And now the campus protests have given the call to divest from Israel new force. Already, religious denominations like the Methodists have decided to divest from Israeli bonds. If the violence continues in Gaza—and Prime Minister Netanyahu vows that it will, cease-fire or not—the pressure on institutions will grow. Investors will begin to change their risk calculations.

Israel, as never before, is at risk of becoming a pariah nation. If Netanyahu and the zealots in his coalition pursue what the International Court of Justice ruled potential genocide, if the violence continues and the incipient famine spreads, they are likely to destroy Israel as well as Gaza.

The student demonstrations also put Biden on notice. His posture of decrying the human costs in Gaza while shipping 1,000-pound bombs to Israel is morally and politically untenable.

Political pros initially dismissed the demonstrators as few in number. This isn’t Vietnam, where US forces were engaged directly, demonstrators numbered in the hundreds of thousands, and an entire generation of young men faced the draft.

But unlike Vietnam, young people today see the brutal destruction of Gaza, the desperate families, and the children at risk every day on their phones. The pictures give lie to the official propaganda, the sophisticated rationales, and render the administration’s certification that Israel is not committing war crimes preposterous.

That reality is already having an effect. As Thomas Edsall reports in the Times, Biden’s support among young voters has eroded dramatically. He quotes Bill McInturff, a Republican pollster, who found that the Gaza war “reflects one of the sharpest policy differences by age we have seen over a 40-year period.” In pre-Gaza surveys, young voters backed Biden over Trump 61 to 32 percent. In post-Gaza, the advantage collapsed to four points.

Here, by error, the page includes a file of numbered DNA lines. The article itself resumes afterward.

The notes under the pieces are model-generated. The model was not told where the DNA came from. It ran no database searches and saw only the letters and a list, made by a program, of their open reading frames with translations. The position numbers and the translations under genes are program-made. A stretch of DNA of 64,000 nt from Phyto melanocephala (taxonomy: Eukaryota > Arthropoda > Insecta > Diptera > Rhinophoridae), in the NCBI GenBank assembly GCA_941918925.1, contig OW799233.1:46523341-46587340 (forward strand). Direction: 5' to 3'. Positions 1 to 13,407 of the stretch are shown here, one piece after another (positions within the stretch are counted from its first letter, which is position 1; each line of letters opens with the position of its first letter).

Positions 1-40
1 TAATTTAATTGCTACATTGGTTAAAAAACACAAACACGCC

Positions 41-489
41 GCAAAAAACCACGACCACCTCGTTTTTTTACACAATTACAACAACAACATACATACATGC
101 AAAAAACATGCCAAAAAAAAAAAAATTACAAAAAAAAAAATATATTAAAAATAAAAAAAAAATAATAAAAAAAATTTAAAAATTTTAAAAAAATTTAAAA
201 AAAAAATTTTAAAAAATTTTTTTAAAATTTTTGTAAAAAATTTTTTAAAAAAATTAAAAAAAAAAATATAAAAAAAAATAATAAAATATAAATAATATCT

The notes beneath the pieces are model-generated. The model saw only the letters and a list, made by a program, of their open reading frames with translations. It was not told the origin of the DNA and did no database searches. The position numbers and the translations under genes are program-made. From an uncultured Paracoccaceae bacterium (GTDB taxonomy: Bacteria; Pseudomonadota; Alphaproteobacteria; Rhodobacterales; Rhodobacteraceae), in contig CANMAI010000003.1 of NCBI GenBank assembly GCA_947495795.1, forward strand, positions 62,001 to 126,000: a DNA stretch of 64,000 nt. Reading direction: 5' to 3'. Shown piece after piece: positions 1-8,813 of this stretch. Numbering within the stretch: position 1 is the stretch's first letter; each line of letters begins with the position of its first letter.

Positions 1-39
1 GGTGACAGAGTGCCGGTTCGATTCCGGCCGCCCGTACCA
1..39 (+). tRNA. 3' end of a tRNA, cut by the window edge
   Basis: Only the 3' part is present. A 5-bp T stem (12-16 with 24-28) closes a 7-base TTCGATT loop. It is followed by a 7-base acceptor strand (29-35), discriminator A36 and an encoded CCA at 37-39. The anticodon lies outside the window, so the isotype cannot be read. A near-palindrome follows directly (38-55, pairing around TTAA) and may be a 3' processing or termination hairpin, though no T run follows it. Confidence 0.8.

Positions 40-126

The demonstrators may be relatively few in number, but they speak for a generation. The March Harvard Youth survey found that 18-to-29-year-olds favor a permanent cease-fire in Gaza by a five to one margin (51 percent support, 10 percent oppose). Democrats are girding for demonstrations at their August convention in Chicago.

The bigger question will be if the Israeli assault is continuing in the fall when students come back to campus in the run-up to the election.

The drama of the demonstrations, the images of militarized police rounding up student protesters, the partisan posturing around the demonstrations captures the headlines. But don’t miss the sea change that is occurring beneath the surface. Netanyahu and his coalition seem intent on grinding Gaza into the dust, but they risk bringing Israel and perhaps Biden down at the same time.

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Katrina vanden Heuvel

Katrina vanden Heuvel is editorial director and publisher of The Nation, America’s leading source of progressive politics and culture. She served as editor of the magazine from 1995 to 2019.